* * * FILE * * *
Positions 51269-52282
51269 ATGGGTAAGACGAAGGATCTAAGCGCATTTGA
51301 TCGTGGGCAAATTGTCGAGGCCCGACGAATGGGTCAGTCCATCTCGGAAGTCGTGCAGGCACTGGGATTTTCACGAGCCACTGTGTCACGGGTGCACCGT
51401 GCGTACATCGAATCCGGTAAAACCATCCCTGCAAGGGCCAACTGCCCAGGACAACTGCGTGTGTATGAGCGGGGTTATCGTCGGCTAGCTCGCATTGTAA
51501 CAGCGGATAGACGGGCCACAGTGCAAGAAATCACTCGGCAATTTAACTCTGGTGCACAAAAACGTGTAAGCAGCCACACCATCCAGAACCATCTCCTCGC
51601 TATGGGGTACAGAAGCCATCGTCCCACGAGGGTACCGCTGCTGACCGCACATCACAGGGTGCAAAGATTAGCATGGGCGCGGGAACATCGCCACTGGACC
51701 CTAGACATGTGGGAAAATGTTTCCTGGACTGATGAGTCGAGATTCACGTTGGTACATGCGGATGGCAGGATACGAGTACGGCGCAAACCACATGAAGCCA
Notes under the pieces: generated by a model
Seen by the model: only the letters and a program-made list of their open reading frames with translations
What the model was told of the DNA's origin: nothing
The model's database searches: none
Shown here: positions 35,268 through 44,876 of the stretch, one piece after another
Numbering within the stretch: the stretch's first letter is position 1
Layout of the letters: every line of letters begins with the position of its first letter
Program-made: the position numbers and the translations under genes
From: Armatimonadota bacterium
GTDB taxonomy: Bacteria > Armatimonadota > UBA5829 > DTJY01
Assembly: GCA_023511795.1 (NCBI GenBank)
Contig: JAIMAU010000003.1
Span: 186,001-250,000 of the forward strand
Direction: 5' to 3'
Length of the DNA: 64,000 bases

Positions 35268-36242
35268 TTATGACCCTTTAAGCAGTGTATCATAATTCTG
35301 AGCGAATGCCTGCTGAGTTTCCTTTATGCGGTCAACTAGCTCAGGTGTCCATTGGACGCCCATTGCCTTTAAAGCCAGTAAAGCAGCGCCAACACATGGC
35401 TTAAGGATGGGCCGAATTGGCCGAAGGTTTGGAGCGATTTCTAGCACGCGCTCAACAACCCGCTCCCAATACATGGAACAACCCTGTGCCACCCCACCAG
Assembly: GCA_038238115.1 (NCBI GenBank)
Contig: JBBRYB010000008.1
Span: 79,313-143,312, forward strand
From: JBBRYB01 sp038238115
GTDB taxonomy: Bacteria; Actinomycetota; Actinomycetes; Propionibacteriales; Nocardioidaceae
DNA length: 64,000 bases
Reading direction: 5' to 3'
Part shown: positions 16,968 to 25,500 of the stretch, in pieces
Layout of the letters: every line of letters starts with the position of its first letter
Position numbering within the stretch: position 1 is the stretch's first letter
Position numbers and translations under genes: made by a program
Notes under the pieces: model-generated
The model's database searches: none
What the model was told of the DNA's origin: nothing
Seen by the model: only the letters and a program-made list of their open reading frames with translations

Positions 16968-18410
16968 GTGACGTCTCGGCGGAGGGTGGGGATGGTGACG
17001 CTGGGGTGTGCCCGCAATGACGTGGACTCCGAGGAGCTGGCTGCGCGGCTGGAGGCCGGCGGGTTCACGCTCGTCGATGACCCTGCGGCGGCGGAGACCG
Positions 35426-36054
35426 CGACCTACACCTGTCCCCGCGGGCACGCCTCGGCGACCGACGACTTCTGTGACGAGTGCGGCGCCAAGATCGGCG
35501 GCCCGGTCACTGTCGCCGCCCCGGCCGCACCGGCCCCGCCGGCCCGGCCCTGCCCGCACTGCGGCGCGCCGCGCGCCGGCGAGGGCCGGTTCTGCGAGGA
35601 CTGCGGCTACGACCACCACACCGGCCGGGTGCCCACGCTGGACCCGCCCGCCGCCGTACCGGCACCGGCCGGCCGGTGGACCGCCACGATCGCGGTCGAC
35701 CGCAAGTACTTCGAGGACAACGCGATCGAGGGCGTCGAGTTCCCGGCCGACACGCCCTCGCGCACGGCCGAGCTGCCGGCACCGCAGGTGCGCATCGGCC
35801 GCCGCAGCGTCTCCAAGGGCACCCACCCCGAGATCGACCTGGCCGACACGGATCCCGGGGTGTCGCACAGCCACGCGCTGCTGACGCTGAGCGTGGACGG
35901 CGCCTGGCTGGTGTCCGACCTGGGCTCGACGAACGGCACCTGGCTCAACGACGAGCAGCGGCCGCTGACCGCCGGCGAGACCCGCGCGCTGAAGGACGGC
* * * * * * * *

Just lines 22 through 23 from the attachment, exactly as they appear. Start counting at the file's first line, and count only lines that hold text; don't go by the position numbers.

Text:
Length of the DNA: 64,000 bases

Positions 35268-36242